Bangladesh again denied GSP | The Daily Star

Bangladesh's commercial privilege in US markets was again denied, as the government of President Donald Trump continues to impose eligibility for the program of trade preferences this week.

Bangladesh's Generalized System of Preferences (GSP) was suspended in June 2013 after the collapse of the Rana Plaza building in April, citing reasons for poor labor rights and unsafe working conditions in the country. factories.

The then Obama administration also gave 16 conditions to fulfill to regain the trade privilege. Bangladesh fulfilled the conditions and submitted two reports to the US Trade Representative (USTR).

But the United States has not restored trade privilege, now citing poor labor rights.

In addition, in this year's review, Bangladesh could not remove from the list of suspended countries the benefits of the GSP although some decisions were made as part of the program of implementation of the trade preferences in 2017.

For example, Argentina was reinstated in the GSP program, effective January 1, 2018, following the settlement of certain arbitration disputes with US companies.

The United States has also restored trade benefits for The Gambia and Swaziland under the African Growth and Opportunity Act.

"President Trump made it clear that the United States would vigorously apply the eligibility criteria for preferential access to the US market," said Ambassador Robert E Lighthizer, USTR and chief negotiator for the Trump administration, in a statement. December 22nd.

"Beneficiary countries choose either to work with the USTR to meet the eligibility criteria of trade preferences, or to face enforcement action. 39 is committed to ensuring that other countries maintain their position in our trade relations, "according to the statement.

"We no longer expect the reinstatement of the GSP on the US market since the US government has given new conditions in Bangladesh," said a senior official of the Ministry of Commerce, asking not to be named.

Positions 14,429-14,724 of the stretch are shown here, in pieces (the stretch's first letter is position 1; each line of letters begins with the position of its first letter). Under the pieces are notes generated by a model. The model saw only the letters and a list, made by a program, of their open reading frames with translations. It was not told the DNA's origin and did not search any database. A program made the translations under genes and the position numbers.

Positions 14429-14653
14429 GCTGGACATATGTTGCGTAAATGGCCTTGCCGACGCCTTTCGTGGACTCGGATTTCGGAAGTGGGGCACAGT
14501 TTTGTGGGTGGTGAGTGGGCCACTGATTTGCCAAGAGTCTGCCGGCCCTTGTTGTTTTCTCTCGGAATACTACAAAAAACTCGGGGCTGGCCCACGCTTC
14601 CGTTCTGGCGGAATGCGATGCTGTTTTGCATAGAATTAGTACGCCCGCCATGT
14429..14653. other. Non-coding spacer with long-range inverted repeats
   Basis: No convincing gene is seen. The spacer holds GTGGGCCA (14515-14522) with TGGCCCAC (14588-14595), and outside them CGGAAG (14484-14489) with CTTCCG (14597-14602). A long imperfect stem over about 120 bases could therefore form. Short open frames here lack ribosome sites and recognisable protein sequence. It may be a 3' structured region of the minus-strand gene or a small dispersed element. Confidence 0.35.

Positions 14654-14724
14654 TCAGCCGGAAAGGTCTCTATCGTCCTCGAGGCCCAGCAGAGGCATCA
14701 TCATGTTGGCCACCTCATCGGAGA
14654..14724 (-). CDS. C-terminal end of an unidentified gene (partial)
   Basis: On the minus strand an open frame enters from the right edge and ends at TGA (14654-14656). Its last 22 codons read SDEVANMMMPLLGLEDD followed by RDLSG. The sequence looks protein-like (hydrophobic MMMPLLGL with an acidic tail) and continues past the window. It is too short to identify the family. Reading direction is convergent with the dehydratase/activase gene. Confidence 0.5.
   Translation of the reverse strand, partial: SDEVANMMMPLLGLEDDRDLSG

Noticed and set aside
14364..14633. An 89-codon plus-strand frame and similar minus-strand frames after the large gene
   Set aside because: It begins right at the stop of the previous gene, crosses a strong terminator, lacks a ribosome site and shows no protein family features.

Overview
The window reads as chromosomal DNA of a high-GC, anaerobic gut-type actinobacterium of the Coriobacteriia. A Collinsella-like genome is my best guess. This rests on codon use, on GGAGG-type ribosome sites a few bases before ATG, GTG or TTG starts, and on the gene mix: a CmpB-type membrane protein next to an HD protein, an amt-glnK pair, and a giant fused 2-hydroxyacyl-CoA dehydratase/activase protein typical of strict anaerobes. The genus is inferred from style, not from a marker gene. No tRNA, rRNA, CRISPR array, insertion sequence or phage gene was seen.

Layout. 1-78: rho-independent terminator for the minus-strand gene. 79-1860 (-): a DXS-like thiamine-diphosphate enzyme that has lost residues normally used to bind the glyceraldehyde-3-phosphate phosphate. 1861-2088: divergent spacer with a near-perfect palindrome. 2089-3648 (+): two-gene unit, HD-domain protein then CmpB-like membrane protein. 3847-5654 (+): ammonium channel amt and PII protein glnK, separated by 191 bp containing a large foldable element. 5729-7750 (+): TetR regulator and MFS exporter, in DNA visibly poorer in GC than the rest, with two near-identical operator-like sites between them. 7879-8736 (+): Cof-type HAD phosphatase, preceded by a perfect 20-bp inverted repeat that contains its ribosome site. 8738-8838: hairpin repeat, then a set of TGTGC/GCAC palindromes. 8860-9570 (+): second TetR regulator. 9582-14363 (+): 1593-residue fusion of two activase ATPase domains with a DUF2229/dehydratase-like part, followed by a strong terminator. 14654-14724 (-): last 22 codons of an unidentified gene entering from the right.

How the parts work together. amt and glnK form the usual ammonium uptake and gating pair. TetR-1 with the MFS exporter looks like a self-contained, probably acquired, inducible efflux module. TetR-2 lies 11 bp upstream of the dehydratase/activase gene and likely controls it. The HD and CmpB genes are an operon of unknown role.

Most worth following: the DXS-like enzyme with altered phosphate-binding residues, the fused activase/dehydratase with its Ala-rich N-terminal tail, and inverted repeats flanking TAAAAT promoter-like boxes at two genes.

Although the 16 conditions have been met, the United States is now demanding changes to the labor laws for factories located in the export processing zones, which is in contradiction with the main directives of the law. on EPZs. .

In addition, Bangladesh has already submitted to the International Labor Organization the draft amendment of the Labor Law for opinion of its committee of experts.

Workplace safety in Bangladesh has already been applauded all over the world after inspection and repair of garment factories by the Accord and the Alliance in correcting the flaws in the structural aspects , fires and electric, according to the manager.

The United States is Bangladesh's main export destination. As a less advanced country, 97 percent of goods originating in Bangladesh benefit from duty-free benefits on exports to US markets, in accordance with the decision of the Hong Kong Ministerial Meeting of the World Trade Organization. trade of 2005.

However, the country's main export product, clothing, has not been included in this "97% package", although clothing items account for 95% of Bangladeshi exports to the states United States in one year.

As a result, Bangladeshi exporters face a 15.62% tariff on apparel exports to US markets, although some competing countries like China, Vietnam, Pakistan, and Japan are likely to be in the US. India are facing a lot less.

The United States Government does not authorize the GSP on the articles of clothing of any country and the law differs from one country to the other.

In 2012, the total value of Bangladesh's imports to the United States under the GSP was $ 34.7 million. The main imports from Bangladesh under the GSP included tobacco, sports equipment, porcelain and plastic products.

The SGP program has allowed American businesses to save nearly $ 730 million in import duties in 2016 and is expected to save even more in 2017, according to the American Apparel Footwear Association ( AAFA).

When the GSP expired from August 2013 to July 2015, US companies paid $ 1.3 billion more in taxes pending re-authorization of Congress, said the AFOA.

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